Subgroup analyses were performed and prevalence estimates are numerically and graphically displayed in Table 2 and Figure 3. Sensitivity analyses and trim and fill analyses demonstrated heterogeneity in all subgroup analyses but largely did not change the prevalence estimates. Publication bias did not appear meaningful, given the nature of prevalence reporting.
TBI with LOC
Seventeen studies were examined that used a definition and severity of TBI as a head injury with change in awareness or LOC of any amount of time, totaling a sample of 4,191 offenders (Table 2). A study by Barnfield and Leathem (1998) was included in the analysis but excluded offenders with a “light injury.” Individuals in the study by Turkstra et al. (2003) were included if the individual sustained at least one injury described as “concussion+” or “moderate/severe.” The sample from Freedman and Hemenway (2000) described as “multiple injuries with LOC” was also included. In the study by Diamond et al. (2007), “suspected/minimal” head injuries were excluded. In the study by the Minnesota Department of Corrections (2008), excluded injuries were defined as “no or minimal LOC.” The overall estimated prevalence of TBI with LOC was 50.19% (95% CI: 39.77 to 60.61).
TBI in a general offender population
Ten studies were included in an analysis to investigate TBI prevalence in a general offender population (Barnfield & Leathem, 1998; Brain Injury Association of Wyoming, 2008; Brewer-Smyth et al., 2004; Corrigan & Bogner, 2008; Diamond et al., 2007; Minnesota Department of Corrections, 2008; Morrell et al., 1998; Schofield et al., 2006b; Slaughter et al., 2003; Templer et al., 1992). This included studies without restrictions on the study sample based on a particular crime conviction, security level, substance abuse status, and those who were still incarcerated. These 10 studies consisted of 3,442 offenders. The estimated prevalence of TBI in an incarcerated population-based sample was 67.7% (95% CI: 49.59 to 85.82) and 57.46% (95% CI: 41.89 to 73.03) with a LOC definition of TBI.
TBI identified by extensive in-depth interview
Nine studies determined TBI through an extensive in-depth interview. For these studies, clinicians, psychiatrists, psychologists, or other highly trained personnel used extensive questioning and probing of medical history, personal experiences, and in some cases corroborated the results through other means (Blake et al., 1995; Brewer-Smyth et al., 2004; Corrigan & Bogner, 2008; DelBello et al., 1999; Diamond et al., 2007; Freedman & Hemenway, 2000; Lewis et al., 1986; Minnesota Department of Corrections, 2008; Schofield et al., 2006b). The estimated prevalence of structured in-depth interviews to estimate TBI was 66.9% (95% CI: 54.62 to 79.19). Eight studies had an extensive in-depth interview and used LOC as the definition for TBI (Brewer-Smyth et al., 2004; Corrigan & Bogner, 2008; DelBello et al., 1999; Diamond et al., 2007; Freedman & Hemenway, 2000;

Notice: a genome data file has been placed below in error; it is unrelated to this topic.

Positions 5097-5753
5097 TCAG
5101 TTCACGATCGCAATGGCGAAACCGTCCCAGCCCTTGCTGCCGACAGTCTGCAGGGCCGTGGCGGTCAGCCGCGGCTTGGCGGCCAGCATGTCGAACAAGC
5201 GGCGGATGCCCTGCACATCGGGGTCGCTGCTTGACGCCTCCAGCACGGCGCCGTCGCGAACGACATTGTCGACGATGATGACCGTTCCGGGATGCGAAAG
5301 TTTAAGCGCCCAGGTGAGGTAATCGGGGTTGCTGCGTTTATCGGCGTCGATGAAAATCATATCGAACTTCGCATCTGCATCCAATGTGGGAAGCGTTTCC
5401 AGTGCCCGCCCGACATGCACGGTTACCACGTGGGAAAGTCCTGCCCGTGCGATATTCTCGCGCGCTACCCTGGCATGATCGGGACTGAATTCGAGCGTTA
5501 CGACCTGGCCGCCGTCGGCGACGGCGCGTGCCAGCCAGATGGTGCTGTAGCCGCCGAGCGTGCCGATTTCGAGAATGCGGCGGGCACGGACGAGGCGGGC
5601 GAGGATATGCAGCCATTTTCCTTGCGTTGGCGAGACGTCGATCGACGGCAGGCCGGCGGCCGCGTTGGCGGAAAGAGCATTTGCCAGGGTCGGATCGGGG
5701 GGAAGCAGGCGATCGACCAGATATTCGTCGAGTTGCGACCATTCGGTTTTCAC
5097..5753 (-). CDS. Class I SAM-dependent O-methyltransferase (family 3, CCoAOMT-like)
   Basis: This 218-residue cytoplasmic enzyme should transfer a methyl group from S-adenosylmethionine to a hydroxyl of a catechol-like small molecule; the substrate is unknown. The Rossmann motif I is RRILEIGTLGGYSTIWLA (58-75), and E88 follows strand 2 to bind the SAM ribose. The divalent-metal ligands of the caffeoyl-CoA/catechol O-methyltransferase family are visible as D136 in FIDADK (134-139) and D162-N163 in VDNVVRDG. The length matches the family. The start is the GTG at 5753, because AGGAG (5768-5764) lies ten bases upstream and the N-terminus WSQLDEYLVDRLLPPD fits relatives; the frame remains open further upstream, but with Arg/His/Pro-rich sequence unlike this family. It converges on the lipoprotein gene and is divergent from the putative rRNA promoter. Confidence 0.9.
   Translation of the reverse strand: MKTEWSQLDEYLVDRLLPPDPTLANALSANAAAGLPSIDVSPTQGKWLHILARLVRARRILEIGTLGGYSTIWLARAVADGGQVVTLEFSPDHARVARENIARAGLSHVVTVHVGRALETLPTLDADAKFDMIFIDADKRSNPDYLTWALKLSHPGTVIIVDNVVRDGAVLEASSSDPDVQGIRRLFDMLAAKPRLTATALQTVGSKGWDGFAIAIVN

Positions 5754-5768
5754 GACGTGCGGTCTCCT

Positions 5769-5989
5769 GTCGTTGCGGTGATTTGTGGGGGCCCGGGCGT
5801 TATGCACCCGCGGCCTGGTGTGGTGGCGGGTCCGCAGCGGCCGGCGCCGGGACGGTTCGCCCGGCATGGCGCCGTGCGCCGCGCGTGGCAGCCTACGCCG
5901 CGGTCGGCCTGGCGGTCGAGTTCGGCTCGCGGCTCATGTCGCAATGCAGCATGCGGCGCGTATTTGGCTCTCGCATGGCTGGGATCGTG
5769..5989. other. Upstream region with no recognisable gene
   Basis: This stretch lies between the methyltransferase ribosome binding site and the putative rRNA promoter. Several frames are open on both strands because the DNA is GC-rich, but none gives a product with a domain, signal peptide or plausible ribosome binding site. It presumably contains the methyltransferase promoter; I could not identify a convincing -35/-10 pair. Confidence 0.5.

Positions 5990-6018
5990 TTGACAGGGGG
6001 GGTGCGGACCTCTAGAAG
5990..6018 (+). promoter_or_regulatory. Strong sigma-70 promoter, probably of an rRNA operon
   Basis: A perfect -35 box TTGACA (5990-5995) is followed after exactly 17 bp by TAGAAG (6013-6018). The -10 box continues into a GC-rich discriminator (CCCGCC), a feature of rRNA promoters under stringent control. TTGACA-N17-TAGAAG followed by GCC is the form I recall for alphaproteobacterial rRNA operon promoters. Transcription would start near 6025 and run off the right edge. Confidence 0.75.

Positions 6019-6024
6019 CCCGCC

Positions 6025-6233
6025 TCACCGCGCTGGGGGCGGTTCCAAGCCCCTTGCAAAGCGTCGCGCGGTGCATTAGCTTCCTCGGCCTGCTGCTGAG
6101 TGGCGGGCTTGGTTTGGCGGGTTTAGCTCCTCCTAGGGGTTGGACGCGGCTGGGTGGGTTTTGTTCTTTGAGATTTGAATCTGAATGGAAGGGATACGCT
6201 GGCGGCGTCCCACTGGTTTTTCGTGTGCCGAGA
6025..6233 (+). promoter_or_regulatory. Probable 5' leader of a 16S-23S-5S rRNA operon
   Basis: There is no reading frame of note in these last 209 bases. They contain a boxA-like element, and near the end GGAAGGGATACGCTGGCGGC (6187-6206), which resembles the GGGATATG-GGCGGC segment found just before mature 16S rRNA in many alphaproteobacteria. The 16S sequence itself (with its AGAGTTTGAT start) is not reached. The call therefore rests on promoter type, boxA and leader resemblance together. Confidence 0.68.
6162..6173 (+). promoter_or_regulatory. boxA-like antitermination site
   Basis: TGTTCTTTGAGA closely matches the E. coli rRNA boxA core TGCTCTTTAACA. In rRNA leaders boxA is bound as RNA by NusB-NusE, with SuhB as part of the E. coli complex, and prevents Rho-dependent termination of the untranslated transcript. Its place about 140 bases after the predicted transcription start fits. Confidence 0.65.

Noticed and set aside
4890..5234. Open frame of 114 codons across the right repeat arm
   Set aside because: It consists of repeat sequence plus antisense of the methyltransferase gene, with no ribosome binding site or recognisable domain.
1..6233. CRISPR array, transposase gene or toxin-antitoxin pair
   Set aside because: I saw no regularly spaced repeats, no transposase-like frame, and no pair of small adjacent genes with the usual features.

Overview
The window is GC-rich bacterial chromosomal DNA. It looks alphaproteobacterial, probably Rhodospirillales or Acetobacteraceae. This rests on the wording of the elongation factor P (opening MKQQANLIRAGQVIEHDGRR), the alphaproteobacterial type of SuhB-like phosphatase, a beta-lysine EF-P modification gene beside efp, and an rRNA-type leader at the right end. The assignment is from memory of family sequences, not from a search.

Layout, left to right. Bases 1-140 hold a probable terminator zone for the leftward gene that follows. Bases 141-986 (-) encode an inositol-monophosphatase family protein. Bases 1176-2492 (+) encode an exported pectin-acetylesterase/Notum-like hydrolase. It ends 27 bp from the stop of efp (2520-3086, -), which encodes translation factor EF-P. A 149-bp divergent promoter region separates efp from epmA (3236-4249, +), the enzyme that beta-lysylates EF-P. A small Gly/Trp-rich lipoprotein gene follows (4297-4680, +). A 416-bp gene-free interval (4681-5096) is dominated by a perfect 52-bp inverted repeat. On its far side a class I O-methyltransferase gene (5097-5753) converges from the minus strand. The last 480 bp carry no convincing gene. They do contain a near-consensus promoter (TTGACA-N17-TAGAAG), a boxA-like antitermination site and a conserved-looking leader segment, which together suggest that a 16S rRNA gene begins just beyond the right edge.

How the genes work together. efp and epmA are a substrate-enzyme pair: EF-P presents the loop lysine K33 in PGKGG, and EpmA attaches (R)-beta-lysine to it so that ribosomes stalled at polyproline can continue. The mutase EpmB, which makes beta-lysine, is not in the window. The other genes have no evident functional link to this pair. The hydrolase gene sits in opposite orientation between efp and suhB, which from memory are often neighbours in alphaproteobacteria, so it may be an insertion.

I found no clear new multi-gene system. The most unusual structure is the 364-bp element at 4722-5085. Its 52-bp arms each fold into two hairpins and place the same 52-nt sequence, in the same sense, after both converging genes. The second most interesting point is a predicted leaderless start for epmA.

Lewis et al., 1986; Minnesota Department of Corrections, 2008; Schofield et al., 2006b). These studies had a composite sample of 1,794 offenders. The estimated prevalence of TBI with LOC determined by a structured in-depth interview was 52.31% (95% CI: 44.28 to 60.34).
TBI and gender
To control for potential gender differences, 15 studies with all-male samples and studies that reported a separate prevalence for the male proportion were pooled to create a total sample size of 3,245 male offenders (Barnfield & Leathem, 1998; Blake et al., 1995; Brain Injury Association of Wyoming, 2008; Corrigan & Bogner, 2008; DelBello et al., 1999; Diamond et al., 2007; Freedman & Hemenway, 2000; Langevin, 2006; Lewis et al., 1986; Martell, 1992; Minnesota Department of Corrections, 2008; Schofield et al., 2006b; Templer et al., 1992; Turkstra et al., 2003; Walker et al., 2003). The estimated prevalence of TBI in male offenders was 64.41% (95% CI: 53.3 to 75.53). Four studies with a combined total of 387 females were pooled to examine a female-only sample (Brain Injury Association of Wyoming, 2008; Brewer-Smyth et al., 2004; Corrigan & Bogner, 2008; Diamond et al., 2007). The estimated prevalence of TBI in a female offender population was 69.98% (95% CI: 50.18 to 89.79). Twelve studies using LOC to define TBI severity in male-only samples resulted in a pooled sample size of 2,610 males (Barnfield & Leathem, 1998; Brain Injury Association of Wyoming, 2008; Corrigan & Bogner, 2008; DelBello et al., 1999; Diamond et al., 2007; Freedman & Hemenway, 2000; Langevin, 2006; Martell, 1992; Minnesota Department of Corrections, 2008; Schofield et al., 2006b; Templer et al., 1992; Turkstra et al., 2003). The estimated prevalence of TBI with LOC in male offenders was 52.27% (95% CI: 43.72 to 60.81).